Here’s a great video showing how students can become restorative circle leaders themselves from La Follette High School in Madison, Wisconsin.
Jeff Cipiriani, a Teach Plus Teaching Policy Fellow and a 2nd grade teacher at the Orchard Gardens K-8 Pilot School in Boston, discusses how Vital Village, a network of residents and organizations started out of Boston Medical Center and Boston University is helping him to address students who have been impacted by trauma in his classroom by having them talk about how they feel rather than punish them. Check out the article here.
Here’s a video of Vital Village’s work from their 2014 Leadership Summit:
Check out this video that shows the devastating consequences of the school to prison pipeline, how it starts as early as pre-school and what one school district has done systemically to stop the pipeline:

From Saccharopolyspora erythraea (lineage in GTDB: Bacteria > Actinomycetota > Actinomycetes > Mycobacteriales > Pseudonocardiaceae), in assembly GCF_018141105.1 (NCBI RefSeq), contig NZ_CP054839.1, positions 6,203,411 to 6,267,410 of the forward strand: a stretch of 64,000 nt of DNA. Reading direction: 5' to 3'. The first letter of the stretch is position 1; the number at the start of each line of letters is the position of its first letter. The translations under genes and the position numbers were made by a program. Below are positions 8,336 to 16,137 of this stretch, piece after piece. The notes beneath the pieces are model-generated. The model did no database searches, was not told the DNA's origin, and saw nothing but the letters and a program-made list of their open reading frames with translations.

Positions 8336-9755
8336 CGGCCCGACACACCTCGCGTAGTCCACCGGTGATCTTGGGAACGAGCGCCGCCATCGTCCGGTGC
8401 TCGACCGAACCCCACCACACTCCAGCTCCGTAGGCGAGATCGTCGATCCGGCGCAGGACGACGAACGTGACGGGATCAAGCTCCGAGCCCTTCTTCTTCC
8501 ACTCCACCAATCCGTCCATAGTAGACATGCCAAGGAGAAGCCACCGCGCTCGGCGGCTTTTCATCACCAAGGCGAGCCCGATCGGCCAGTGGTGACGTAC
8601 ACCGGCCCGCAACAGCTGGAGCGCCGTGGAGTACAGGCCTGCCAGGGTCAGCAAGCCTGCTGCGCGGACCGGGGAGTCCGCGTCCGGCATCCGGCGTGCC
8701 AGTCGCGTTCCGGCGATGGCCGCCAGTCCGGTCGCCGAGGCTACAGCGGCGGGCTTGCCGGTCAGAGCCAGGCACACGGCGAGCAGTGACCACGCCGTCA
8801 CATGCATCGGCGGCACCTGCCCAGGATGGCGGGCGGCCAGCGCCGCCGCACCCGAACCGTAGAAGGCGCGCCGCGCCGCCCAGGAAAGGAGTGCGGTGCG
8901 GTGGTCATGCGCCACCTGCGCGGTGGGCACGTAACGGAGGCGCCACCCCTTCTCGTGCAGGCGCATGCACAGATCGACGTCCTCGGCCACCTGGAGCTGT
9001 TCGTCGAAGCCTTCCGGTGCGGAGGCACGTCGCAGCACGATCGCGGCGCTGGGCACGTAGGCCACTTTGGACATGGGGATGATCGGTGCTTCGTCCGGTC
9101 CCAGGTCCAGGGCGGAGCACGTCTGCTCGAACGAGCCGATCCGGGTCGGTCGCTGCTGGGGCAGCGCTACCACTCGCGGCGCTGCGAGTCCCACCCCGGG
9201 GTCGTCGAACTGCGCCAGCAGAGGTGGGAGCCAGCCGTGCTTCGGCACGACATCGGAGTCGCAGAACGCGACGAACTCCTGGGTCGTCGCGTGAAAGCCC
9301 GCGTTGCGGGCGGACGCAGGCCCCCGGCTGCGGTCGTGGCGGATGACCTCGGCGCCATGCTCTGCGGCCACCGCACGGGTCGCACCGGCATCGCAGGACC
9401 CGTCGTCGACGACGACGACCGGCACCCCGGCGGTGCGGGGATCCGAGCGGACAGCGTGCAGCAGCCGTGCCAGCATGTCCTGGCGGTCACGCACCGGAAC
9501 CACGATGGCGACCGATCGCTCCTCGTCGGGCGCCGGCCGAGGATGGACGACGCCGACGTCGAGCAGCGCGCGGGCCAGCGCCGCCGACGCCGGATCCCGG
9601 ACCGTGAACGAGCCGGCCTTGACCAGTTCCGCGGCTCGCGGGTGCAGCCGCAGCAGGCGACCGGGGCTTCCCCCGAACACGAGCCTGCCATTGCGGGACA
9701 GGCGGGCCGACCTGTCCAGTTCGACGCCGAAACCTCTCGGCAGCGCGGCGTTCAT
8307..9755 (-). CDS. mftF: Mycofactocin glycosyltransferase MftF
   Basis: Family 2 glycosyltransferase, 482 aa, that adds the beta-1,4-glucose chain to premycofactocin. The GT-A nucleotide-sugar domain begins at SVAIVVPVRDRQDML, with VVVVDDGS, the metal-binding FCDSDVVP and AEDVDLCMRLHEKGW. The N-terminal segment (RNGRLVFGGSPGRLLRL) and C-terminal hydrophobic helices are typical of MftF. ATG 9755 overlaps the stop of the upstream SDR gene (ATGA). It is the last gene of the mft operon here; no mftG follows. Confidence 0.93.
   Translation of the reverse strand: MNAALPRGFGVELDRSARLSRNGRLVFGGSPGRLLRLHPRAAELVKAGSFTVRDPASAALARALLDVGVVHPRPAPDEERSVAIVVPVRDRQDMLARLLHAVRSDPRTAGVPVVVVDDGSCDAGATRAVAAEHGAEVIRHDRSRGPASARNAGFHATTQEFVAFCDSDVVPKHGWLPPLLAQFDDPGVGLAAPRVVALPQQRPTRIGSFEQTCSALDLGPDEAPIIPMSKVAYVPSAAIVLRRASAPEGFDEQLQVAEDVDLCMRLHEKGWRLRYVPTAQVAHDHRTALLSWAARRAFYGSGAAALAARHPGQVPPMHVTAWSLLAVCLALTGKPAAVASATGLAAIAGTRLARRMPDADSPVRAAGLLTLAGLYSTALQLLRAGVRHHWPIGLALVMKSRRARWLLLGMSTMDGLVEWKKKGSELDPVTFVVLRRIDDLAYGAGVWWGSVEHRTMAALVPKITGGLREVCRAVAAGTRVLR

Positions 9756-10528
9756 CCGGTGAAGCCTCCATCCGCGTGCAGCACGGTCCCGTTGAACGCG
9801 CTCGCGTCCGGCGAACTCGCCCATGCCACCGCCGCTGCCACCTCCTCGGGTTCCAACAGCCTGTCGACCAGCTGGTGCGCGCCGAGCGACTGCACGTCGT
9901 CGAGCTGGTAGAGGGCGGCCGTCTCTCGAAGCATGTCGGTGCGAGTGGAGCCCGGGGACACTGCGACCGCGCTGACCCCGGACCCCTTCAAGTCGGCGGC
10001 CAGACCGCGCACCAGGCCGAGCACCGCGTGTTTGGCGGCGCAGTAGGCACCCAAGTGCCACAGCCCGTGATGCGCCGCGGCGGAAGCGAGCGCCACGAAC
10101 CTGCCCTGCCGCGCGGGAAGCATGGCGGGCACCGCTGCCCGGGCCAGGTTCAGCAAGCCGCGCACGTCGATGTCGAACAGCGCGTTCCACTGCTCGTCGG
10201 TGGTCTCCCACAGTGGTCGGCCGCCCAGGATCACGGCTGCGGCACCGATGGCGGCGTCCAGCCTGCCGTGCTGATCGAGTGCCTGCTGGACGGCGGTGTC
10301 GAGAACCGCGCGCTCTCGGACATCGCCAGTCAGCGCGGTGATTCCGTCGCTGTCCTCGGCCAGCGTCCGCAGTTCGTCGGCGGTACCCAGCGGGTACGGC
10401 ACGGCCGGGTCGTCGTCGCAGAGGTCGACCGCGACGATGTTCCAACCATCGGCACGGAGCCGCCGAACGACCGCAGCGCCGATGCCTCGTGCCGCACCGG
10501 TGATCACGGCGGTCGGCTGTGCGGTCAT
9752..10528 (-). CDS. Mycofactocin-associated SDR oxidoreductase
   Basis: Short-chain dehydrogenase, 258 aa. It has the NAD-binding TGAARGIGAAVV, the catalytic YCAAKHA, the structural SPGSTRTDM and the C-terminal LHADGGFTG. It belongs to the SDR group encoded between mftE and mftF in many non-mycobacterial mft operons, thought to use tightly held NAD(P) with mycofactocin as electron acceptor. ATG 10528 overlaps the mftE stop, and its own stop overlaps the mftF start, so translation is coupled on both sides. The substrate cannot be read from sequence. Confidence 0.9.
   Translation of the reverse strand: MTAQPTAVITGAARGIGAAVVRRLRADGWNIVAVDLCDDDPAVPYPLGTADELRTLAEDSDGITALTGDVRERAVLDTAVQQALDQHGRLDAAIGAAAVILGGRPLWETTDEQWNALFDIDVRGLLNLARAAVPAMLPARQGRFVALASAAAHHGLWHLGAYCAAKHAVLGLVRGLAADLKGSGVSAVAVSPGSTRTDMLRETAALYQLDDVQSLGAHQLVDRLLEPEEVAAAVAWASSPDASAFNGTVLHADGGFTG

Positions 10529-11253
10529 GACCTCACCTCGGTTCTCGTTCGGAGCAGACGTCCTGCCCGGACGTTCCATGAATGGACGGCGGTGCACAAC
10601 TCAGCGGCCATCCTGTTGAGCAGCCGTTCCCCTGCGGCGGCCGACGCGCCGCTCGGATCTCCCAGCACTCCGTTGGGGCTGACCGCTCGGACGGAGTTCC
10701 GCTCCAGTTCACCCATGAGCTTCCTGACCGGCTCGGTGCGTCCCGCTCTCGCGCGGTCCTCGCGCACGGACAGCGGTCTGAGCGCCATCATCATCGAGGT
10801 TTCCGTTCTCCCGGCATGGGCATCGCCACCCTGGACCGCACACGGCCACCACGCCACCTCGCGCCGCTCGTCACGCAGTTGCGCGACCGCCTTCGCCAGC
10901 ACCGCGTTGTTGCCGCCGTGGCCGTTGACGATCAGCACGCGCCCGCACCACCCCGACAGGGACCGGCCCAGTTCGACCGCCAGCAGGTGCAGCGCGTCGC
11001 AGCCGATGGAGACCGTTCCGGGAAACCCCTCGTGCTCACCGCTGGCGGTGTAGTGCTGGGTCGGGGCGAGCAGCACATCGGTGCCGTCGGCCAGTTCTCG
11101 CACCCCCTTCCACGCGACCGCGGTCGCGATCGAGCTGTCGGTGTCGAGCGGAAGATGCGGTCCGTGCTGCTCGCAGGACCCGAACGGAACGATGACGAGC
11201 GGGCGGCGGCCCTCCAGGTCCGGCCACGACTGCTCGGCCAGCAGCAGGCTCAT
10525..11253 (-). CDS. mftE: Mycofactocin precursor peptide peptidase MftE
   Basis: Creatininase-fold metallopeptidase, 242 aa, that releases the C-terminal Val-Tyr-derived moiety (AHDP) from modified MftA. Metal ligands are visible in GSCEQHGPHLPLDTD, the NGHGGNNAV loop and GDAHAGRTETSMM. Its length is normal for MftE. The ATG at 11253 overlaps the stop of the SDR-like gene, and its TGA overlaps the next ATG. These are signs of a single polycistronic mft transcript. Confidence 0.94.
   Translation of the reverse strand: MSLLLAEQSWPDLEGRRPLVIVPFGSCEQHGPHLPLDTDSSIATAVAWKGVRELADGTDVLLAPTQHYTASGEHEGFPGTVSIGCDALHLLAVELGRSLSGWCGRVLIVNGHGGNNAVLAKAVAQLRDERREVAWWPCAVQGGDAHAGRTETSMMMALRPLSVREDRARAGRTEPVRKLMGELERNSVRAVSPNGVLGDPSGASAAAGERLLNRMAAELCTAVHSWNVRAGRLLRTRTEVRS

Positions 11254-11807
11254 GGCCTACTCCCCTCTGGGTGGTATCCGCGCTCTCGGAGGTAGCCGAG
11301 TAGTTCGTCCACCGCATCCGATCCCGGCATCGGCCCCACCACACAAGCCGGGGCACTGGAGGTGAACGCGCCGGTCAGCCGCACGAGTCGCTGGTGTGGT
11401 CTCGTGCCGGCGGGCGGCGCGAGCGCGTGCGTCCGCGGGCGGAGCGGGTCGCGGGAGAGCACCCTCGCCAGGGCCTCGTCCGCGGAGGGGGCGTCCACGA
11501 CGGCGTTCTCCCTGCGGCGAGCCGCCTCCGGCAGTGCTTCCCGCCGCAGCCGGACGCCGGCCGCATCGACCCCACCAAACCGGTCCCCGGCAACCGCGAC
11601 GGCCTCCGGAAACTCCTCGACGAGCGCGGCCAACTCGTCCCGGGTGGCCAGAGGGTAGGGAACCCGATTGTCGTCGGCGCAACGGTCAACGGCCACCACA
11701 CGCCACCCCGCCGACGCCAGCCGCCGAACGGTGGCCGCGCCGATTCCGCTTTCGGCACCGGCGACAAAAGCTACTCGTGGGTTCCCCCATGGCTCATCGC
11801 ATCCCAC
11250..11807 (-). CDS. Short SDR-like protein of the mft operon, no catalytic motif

Check out Tommy’s story recently published on Restorative Justice for Oakland’s Youth’s (RJOY) work called “Discipline with Dignity: Oakland Classrooms Try Healing Instead of Punishment.”
“According to a study by the Centers for Disease Control, a student’s sense of belonging to a high school community is a top protective factor against violence and incarceration.”
The work of RJOY in schools has been so successful that Oakland School Board passed a resolution adopting Restorative Justice as a system-wide alternative to zero tolerance discipline.
Recently, there was an op-ed piece in the New York Times called “Real Discipline in School” highlighting restorative justice’s effects on school climate.
Check out these two videos to learn more about the community building circles and the story of how restorative justice transformed West Philadelphia High School.
And don’t forget to check out my two previous posts on restorative justice: “Restorative Justice: so harder and better than suspending and expelling” and “Restorative Justice:a new study provides data to backup what we already know”